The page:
In addition to sexual assault prevention training, the Pentagon began making radical changes to military justice. One of the earliest changes in this campaign is also one of the most shocking. Article 120 of the UCMJ addresses rape and sexual assault. A major change was made to the statute in 2007 (while President Bush was in office) when the old Article 120 was broken up and divided into many separate enumerated offenses, creating separate offenses for the different types of sexual assault. In one of those new Article 120 offenses, the statute addressed sexual assault while a victim was incapacitated due to alcohol or drugs. As probably 95% of the military’s sexual assault cases involve drinking by the participants, this was an important new offense. However, that statute said that if the government proved the alleged victim was incapacitated, then the defense must prove consent. Let me say that again – the defense must prove consent. Now the Constitution of the United States and the laws of our country are clear about one thing. The Government must prove all crimes beyond a reasonable doubt and the burden of proof is never on the defendant. That is what we call a bedrock principle. Yet in this new statute, for the first time in American criminal justice, the burden was being placed on a defendant to prove his innocence. When I and other practicing military and civilian attorneys first saw this new statute, it was immediately clear to us that this new rule was unconstitutional and couldn’t stand. Thankfully, the military judges and courts quickly ruled the same.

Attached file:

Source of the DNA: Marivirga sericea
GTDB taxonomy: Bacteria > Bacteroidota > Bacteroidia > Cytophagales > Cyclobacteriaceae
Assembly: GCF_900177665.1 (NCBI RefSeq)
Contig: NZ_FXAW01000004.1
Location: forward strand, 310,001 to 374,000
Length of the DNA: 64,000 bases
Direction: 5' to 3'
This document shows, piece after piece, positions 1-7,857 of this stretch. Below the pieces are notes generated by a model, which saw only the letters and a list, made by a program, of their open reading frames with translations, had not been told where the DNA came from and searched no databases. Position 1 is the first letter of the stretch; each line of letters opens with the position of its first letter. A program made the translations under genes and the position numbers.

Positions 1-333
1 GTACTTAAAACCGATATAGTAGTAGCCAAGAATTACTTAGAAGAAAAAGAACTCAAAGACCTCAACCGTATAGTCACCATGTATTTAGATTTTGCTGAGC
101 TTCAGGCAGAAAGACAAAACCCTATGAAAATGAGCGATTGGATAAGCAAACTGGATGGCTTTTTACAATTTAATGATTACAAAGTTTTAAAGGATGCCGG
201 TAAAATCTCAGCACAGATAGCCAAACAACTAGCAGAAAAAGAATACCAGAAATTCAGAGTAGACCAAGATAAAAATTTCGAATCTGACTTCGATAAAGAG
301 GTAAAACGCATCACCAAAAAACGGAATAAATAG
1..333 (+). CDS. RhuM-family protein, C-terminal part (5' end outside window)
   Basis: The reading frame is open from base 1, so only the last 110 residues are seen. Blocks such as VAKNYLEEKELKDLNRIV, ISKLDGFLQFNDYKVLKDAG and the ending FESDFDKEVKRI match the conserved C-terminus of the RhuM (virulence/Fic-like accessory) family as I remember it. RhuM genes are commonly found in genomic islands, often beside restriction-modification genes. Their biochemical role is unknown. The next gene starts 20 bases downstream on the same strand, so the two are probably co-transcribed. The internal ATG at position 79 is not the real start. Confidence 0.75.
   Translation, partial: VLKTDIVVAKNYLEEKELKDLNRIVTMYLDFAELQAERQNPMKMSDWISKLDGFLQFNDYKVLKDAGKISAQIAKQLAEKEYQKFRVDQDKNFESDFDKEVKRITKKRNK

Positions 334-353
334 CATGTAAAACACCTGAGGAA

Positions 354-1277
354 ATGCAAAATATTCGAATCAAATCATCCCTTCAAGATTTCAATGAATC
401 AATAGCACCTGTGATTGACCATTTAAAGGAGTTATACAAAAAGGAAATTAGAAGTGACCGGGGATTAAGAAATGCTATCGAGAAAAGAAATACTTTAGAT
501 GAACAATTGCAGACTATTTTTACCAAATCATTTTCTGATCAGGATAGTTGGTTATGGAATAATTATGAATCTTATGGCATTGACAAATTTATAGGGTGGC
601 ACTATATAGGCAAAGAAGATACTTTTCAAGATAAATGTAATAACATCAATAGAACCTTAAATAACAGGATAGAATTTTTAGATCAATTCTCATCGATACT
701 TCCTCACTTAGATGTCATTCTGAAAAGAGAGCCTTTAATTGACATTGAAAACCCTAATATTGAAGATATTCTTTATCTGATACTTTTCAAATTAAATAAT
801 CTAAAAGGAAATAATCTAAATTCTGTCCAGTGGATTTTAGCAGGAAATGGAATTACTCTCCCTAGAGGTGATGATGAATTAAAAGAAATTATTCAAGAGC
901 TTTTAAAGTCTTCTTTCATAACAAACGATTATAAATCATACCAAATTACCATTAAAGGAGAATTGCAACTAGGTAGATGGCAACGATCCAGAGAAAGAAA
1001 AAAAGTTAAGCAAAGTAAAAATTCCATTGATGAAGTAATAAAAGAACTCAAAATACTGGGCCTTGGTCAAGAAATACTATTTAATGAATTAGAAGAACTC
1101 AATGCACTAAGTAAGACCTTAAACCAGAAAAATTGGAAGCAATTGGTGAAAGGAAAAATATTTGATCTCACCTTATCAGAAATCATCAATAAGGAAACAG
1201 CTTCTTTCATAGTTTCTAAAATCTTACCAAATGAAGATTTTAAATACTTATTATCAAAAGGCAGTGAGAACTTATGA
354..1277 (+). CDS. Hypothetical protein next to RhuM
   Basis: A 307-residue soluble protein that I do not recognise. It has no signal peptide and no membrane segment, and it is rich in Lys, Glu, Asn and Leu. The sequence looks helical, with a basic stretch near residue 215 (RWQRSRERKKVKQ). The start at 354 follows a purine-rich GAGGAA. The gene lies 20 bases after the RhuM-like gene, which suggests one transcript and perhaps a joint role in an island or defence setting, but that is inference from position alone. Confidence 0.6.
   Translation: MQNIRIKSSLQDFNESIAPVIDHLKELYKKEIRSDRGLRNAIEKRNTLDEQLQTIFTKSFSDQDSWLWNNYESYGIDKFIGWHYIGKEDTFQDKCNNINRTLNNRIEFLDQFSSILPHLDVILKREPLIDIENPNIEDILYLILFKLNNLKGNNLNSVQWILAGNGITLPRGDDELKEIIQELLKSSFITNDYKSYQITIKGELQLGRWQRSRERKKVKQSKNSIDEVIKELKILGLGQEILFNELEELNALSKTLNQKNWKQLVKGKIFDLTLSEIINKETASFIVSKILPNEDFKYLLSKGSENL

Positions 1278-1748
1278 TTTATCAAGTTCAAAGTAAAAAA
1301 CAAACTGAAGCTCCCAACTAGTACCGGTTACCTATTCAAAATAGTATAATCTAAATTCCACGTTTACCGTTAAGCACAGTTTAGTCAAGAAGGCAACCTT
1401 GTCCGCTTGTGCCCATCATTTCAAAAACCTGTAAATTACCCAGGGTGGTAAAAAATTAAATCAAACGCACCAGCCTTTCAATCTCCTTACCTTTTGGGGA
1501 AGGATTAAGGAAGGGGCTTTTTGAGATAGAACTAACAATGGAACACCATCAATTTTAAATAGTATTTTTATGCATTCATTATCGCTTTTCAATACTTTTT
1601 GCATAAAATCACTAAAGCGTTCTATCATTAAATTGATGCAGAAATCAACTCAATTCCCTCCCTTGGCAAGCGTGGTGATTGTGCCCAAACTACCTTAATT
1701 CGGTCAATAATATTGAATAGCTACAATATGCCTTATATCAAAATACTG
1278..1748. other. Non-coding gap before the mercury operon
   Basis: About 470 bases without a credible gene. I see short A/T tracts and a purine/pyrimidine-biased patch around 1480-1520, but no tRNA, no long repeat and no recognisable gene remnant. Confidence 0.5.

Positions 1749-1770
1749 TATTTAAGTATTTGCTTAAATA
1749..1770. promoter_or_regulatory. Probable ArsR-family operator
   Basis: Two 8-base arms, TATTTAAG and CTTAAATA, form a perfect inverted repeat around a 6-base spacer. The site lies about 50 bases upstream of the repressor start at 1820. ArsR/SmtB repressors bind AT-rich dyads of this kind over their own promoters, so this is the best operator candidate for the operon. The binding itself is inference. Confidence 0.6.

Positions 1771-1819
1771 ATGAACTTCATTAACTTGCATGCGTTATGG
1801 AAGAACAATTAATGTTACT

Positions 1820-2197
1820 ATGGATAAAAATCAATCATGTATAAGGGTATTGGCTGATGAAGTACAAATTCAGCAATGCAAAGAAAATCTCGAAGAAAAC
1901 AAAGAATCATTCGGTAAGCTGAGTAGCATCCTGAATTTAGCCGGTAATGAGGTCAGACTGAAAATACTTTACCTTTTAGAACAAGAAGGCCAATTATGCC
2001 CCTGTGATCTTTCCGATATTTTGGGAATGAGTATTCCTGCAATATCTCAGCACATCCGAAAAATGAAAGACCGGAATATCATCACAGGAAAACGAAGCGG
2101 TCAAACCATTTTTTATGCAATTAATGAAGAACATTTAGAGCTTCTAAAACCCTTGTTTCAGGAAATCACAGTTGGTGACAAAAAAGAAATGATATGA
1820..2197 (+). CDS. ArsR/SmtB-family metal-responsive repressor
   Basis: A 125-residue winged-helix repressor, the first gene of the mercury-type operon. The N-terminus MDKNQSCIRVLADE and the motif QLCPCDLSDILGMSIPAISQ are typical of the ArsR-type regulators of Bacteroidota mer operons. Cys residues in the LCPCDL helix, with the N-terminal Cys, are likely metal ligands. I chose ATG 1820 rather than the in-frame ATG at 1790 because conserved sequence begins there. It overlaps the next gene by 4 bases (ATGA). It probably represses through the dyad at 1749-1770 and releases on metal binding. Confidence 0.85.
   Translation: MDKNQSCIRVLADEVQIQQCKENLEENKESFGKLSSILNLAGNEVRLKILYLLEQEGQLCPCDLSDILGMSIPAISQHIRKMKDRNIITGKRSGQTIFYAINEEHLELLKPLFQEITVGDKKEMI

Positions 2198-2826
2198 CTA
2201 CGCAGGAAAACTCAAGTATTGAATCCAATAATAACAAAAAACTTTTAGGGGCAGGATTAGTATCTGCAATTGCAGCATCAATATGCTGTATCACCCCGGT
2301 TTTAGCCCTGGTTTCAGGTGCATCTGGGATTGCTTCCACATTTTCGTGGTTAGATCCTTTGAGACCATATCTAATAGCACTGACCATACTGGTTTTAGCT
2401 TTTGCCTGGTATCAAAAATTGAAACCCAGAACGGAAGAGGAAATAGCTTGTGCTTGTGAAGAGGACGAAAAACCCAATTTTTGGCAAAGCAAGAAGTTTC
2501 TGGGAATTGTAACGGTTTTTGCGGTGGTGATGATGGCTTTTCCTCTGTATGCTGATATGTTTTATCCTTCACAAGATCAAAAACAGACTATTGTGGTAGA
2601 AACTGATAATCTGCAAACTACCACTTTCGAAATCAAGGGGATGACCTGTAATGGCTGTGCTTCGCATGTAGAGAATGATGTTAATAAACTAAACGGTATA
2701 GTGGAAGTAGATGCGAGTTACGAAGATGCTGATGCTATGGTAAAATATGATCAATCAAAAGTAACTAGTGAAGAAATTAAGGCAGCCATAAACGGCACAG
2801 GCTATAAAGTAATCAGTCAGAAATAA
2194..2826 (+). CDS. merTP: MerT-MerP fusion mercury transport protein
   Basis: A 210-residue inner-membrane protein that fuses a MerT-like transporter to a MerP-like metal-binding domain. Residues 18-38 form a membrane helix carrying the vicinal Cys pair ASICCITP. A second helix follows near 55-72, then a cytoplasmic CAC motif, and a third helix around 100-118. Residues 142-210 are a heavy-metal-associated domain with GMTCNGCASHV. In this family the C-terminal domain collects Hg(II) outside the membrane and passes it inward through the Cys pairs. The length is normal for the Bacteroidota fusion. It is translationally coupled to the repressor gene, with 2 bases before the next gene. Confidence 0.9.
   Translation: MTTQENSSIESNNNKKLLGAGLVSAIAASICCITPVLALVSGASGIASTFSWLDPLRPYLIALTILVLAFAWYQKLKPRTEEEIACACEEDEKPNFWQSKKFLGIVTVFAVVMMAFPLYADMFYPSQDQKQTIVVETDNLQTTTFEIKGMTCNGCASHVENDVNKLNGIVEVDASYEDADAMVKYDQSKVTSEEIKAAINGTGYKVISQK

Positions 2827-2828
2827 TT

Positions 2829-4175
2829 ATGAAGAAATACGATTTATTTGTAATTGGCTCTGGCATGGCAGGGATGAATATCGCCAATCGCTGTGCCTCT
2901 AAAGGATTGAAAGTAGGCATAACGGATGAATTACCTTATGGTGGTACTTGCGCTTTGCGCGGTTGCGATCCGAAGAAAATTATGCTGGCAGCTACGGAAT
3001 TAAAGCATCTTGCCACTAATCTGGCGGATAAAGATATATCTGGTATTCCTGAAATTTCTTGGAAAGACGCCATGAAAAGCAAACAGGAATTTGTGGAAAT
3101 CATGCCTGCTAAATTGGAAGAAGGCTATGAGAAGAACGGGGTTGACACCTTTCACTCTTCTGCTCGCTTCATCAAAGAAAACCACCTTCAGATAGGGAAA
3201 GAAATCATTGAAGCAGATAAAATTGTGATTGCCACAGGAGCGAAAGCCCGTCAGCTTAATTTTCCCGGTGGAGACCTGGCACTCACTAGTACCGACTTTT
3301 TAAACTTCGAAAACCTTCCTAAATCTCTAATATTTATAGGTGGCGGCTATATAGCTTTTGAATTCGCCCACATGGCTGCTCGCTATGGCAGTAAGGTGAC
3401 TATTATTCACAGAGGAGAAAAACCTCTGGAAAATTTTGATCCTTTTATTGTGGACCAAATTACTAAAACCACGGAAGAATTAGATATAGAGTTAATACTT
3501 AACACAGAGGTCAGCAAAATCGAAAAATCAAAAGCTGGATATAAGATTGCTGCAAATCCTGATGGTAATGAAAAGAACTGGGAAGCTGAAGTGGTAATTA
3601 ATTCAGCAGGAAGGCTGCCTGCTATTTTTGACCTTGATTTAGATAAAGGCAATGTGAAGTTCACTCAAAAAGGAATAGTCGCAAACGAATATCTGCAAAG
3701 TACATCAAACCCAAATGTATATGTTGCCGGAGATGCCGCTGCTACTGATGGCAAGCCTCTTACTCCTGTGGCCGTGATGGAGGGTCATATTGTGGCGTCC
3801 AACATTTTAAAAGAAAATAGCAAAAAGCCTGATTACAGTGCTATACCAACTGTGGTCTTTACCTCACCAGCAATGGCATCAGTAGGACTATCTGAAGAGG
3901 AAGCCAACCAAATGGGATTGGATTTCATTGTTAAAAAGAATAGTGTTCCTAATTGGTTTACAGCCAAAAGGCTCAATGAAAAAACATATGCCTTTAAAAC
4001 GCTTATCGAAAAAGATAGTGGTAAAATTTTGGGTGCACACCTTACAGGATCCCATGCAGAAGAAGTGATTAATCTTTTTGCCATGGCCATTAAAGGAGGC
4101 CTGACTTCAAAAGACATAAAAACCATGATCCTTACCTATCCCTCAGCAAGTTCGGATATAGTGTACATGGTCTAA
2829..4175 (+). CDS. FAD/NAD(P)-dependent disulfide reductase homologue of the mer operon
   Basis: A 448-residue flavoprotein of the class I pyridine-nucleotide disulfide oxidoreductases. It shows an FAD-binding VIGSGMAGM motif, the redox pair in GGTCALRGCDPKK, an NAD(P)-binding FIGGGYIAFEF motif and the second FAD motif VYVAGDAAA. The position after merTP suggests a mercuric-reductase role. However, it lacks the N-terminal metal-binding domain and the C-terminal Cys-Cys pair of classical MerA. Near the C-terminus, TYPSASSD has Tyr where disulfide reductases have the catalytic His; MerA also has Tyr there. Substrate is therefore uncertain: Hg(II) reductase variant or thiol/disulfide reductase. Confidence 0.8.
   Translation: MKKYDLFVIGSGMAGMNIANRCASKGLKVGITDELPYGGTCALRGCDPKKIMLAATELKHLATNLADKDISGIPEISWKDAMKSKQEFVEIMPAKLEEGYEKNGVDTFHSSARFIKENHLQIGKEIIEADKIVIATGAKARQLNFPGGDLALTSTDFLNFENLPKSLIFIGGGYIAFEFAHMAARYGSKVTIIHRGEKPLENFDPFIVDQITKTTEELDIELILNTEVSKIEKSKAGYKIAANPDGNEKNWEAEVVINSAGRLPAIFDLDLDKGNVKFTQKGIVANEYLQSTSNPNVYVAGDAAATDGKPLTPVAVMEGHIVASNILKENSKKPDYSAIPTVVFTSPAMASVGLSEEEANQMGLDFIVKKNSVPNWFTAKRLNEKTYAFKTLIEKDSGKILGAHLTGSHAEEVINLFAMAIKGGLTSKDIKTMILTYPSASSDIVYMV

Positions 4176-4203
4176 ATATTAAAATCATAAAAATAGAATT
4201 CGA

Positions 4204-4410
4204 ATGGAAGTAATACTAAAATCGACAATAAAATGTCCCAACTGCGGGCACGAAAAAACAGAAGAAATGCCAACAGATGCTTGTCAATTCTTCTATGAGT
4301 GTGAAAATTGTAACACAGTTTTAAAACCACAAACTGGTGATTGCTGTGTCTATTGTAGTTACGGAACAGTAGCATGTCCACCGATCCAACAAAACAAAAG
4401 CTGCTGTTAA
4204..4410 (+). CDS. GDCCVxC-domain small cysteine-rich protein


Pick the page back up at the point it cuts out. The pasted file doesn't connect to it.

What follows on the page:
But what is most disturbing is from where this new law originated. It came out of the Military Justice Review Group! This MJRG was constituted of senior military lawyers and other very smart and experienced attorneys. It then was reviewed and approved by Congress. And while no one ever accused Congress of being the most thorough and competent organization, they do have actual lawyers there who are supposed to review laws in light of the U.S. Constitution. And the new law was signed by our President. And while it only took a few minutes for those who actually practice in the courtroom to recognize that this new statute was unconstitutional, this new law was originated by senior military lawyers and passed through our legislative and executive branches without even a hiccup!